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General: Innovative low cost ROV for small companies

Posted on 31.01.2014 - 16:14 UTC in GENERAL NEWS by DT_Sam

Deep Trekker Micro ROVA relative newcomer to the industry, the DTG2 is its first commercial offering and at present boasts a few hundred units in the field. Deep Trekker's stated mission is to "give anyone on earth the opportunity to explore the depths of our vast oceans, seas, lakes, or rivers with an ROV". A starting price of just under $3,000 should put it well within reach of most small companies.


Innovative low cost ROV for small companies

31 Jan 2014
The DTG2 lends itself to any situation where rapid and easy deployment is critical, such as SAR operations

The DTG2 lends itself to any situation where rapid and easy deployment is critical, such as SAR operations

Ontario, Canada based Deep Trekker Inc has been in the business of ROV design and production since 2010.

A relative newcomer to the industry, the DTG2 is its first commercial offering and at present boasts a few hundred units in the field. Deep Trekker's stated mission is to "give anyone on earth the opportunity to explore the depths of our vast oceans, seas, lakes, or rivers with an ROV". A starting price of just under $3,000 should put it well within reach of most small companies.

The DTG2's patented design is unique in a number of ways, but most notably, the power source, for both ROV and controller, is provided by self contained batteries, and it is claimed to be the only ROV on the market to use only two thrusters.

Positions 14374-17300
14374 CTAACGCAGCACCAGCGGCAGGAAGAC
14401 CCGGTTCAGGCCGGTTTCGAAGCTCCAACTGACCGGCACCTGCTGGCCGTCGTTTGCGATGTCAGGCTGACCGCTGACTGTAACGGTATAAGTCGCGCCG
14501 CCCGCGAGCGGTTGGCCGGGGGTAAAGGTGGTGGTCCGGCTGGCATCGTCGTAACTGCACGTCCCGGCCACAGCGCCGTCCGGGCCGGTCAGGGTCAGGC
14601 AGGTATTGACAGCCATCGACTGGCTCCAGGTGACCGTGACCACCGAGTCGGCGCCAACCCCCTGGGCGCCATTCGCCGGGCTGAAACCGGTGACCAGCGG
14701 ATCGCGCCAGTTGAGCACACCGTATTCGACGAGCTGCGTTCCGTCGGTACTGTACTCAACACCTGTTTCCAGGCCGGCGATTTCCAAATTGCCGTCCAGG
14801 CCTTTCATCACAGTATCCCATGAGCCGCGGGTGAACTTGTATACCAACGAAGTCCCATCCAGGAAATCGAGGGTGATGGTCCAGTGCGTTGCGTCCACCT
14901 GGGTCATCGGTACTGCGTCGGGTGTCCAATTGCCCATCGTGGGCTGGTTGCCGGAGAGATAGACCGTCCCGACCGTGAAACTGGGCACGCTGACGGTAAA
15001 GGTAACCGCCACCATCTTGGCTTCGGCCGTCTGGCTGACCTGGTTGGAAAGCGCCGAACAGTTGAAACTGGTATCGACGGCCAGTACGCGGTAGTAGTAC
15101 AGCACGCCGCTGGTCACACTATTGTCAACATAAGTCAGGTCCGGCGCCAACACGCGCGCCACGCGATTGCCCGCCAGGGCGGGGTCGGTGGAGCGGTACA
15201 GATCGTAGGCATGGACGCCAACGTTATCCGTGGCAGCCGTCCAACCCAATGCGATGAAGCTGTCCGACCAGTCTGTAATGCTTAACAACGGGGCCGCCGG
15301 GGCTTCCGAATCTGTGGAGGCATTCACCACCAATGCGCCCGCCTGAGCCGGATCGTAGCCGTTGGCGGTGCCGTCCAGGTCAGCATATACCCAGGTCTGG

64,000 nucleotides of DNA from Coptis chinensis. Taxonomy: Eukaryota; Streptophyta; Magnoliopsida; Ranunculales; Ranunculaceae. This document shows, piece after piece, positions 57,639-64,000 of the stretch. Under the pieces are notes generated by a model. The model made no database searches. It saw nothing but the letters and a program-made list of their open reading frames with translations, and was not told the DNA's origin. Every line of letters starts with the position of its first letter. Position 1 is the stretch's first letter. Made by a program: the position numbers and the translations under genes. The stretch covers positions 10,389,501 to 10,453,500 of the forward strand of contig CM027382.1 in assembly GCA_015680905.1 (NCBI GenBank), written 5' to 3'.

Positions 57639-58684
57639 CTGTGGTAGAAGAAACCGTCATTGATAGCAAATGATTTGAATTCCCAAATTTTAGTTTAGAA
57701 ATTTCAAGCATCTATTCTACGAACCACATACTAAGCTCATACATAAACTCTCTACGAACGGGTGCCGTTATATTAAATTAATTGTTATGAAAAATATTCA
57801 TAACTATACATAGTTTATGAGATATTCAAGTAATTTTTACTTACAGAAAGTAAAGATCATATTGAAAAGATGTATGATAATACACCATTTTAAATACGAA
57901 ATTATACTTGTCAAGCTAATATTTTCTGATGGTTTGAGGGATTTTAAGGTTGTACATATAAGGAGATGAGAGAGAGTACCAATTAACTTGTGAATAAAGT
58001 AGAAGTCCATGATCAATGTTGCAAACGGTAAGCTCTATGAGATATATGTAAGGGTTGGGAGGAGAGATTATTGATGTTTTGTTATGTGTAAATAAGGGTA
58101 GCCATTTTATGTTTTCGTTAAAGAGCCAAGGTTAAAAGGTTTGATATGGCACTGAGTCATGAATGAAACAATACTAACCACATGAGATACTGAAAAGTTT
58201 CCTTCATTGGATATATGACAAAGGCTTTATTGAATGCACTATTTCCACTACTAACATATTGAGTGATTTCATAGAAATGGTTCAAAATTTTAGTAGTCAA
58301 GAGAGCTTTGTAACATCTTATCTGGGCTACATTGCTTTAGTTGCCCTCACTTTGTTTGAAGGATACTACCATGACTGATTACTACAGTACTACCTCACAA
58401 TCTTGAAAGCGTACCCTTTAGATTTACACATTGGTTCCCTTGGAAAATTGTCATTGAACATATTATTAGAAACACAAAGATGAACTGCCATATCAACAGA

How the DTG2 can manoeuvre with only two thrusters is clever and the key to what is overall a very successful design featuring ‘three interconnected pendulums’. The first pendulum is the DTG2's ‘flying saucer’ shaped exterior shell, composed of two cast aluminum halves, each integrating a magnetically coupled thruster and joined down the center by a cylindrically shaped transparent window. The second pendulum is inside the shell and holds the batteries (ballast) and logic boards. The third pendulum is the camera tilt frame. The only pendulum which remains stationary while the ROV is flown is the battery/ballast pendulum. The other two (exterior shell/thrusters and camera frame) are rotated by use of the hand controller. Since this design lacks a vertically oriented thruster, it rotates the vertical angle of the two main thrusters to propel the ROV up and down.

From a design perspective, this novel approach offers a number of significant advantages. It reduces the number of thrusters to two, yielding a considerable savings in power consumption over other designs, as well as reducing the manufacturing and maintenance costs. The cylindrically shaped window allows greater camera tilt angles (up to 270°) over other more conventional ROV designs. As a result of the power savings, the system can be powered by on-board batteries and thus is fully self contained, not requiring any external power source.

But it also has some limitations which this review investigated, most notably, being battery operated it will have a finite on station duration and having only two thrusters will limit it's ability to maneuver in certain directions.

Buoyancy control with the DTG2 is also unique. It uses the air volume inside the shell for buoyancy and operator adjustable stainless steel strips (under the grab handles and bottom skid) to control ballast.

Because of the DTG2's fully self contained power system, portability and simple controls, it lends itself to any situation where rapid and easy deployment are critical, such as SAR, police and military applications. Equally appealing is the DTG2's low cost, which makes it ideal for small businesses whose applications include diver support, ships’ hull and shoreside facility inspections, fresh water tank inspections and others.

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